> react.

Admittedly, I get upset and extremely frustrated when people have issues
with me or my work, but instead of confronting me, discuss it with other
people. It's exactly how our collaboration started (instead of
discussing changes with me, you posted on debian-devel to find other
people who wanted to help fix my work). It's disrespectful and it's
frustrating that we can't move past that sort of workflow.

> What I wrote as well, is that it seemed to me that Debian was not your
> priority. Am I wrong with that?

I'm not sure how to answer that. Getting Openstack into Debian is on my
list of goals. It's not at the top, because, you know, there can only be
one thing at the top. I'm not sure whether that amounts to a "yes" or
"no" to your question.

>>> But in short: my patches were not pulled, and I hope to get more
>>> feedback and reactivity from upstream packagers in the future.
>> It would be quite helpful if you'd either a) follow the same process
>> as everyone else and submit a merge proposal when you have something
>> ready for review or at least b) let me know whenever you expect me to
>> review your stuff.
> I did b), multiple times, on both IRC and email. You agreed on the
> discussed changes, which is why I didn't get why my proposed changes
> were not pulled.

Because I disagree with some of them, and you've proposed them as one,
great big branch.

>> Every once in a while, I've gone and looked and have given you
>> feedback.
> I agree I had the feedback 2 weeks ago, yes. I can even add that I was
> quite happy to discuss my changes with you. But that's it, it ended
> there, with no reason given why my changes were not merged, which I
> would have feel strange about it if there was no major release of
> Nova.

Two reasons: 1) At least one of the few things I pointed out still
hasn't been fixed (two of the man pages still refer to this non-existant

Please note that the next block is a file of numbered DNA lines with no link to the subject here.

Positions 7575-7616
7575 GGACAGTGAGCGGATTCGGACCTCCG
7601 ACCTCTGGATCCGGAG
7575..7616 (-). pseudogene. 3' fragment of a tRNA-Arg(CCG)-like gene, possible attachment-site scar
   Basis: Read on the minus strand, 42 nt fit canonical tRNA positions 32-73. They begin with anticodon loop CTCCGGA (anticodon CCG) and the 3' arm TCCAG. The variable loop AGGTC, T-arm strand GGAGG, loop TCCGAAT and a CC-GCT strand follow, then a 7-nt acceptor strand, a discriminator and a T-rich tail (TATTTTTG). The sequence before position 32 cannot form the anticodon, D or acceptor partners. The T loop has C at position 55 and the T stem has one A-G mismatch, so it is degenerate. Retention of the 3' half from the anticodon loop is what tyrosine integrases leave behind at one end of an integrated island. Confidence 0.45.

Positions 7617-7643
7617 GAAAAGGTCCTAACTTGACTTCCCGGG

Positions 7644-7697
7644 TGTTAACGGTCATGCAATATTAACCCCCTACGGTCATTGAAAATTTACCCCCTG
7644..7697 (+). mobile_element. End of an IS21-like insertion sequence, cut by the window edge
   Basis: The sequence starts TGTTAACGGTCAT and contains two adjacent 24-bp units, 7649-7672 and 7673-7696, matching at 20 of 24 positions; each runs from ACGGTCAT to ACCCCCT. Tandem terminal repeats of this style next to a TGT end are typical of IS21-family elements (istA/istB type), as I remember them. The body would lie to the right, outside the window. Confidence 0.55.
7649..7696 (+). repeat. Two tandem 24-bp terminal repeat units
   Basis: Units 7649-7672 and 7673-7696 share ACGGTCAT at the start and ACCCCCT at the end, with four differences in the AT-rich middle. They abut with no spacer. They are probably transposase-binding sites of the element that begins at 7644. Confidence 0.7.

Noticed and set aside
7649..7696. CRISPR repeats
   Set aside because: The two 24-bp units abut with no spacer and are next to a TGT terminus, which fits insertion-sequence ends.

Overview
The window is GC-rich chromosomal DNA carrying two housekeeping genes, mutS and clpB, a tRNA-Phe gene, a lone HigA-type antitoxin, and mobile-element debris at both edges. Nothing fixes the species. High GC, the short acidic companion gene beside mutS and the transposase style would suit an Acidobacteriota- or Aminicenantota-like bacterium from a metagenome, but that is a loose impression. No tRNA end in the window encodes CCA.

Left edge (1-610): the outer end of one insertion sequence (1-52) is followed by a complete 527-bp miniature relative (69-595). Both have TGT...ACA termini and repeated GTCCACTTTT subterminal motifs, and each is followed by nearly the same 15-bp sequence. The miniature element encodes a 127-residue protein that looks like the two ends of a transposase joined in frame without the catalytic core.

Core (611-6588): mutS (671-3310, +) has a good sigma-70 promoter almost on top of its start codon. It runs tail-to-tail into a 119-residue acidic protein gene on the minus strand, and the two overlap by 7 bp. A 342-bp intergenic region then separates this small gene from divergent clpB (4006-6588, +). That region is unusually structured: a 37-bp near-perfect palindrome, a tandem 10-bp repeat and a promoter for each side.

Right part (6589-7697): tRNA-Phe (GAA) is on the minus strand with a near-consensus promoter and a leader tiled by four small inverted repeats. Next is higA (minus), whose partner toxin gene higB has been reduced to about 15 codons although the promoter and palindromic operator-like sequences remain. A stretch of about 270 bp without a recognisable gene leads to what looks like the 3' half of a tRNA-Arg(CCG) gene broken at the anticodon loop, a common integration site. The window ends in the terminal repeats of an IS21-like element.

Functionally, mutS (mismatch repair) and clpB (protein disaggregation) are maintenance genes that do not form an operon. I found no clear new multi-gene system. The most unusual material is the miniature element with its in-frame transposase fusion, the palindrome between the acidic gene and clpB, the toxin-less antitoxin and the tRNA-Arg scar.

"cloud controller") and 2) the fact that I had to start over, because
you rebased your branch. I had reviewed it and provided some comments,
but because you rebased, I couldn't just go and look at what you changed
afterwards and see if that addressed my concerns and didn't introduce
other changes.

>> If you expect more than that, I suggest you discuss it with me
> What more do you think we have to discuss, since last week?

You seem dissatisfied with the process. If that's the case, that's
something we should discuss.

>> instead of being passive aggressive in other fora about it.
> I reread myself 3 times to make sure I wasn't aggressive, and made
> sure I wouldn't hurt you. Where was I?

For instance, when you say:

> My package is lintian clean (the Ubuntu package, really, is not),


> I have done loads of patches to have the package to fit in Debian,
> comply with the policy, and be lintian clean

..along with your above mentioned lecturing on Debian Policy, I feel
you're degrading the work we put into the packages.  No, they're not
perfect. I could spend days or maybe even weeks perfecting them, but in
the grand scheme of things, I've got more important things to do (other
things are much further from perfect than the packaging).

Also, pointing out that you've replied to part of it in private seems
passive aggressive or at least disrespectful to me. You have stuff to
say about me or our collaboration, that isn't appropriate to say in
public.  What am I supposed to think or expect?

Soren Hansen
Ubuntu Developer    http://www.ubuntu.com/
OpenStack Developer http://www.openstack.org/